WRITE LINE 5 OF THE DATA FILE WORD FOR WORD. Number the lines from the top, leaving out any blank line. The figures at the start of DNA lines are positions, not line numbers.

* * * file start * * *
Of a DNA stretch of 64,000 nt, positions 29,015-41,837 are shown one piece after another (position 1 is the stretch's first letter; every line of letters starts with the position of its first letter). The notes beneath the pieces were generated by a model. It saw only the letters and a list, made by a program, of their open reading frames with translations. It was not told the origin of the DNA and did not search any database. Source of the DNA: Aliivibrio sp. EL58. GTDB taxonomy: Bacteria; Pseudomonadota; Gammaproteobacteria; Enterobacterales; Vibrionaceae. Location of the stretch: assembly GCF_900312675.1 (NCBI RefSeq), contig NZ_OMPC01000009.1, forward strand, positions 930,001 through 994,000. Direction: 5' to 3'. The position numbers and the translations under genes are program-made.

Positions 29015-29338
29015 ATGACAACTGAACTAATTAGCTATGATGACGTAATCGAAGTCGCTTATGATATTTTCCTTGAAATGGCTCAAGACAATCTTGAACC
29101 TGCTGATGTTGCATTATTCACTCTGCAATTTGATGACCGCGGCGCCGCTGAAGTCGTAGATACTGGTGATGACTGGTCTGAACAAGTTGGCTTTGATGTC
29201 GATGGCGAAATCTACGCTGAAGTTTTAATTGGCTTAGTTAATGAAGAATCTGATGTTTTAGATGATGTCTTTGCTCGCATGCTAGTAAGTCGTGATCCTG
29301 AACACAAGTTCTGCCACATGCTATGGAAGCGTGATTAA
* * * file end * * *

29201 GATGGCGAAATCTACGCTGAAGTTTTAATTGGCTTAGTTAATGAAGAATCTGATGTTTTAGATGATGTCTTTGCTCGCATGCTAGTAAGTCGTGATCCTG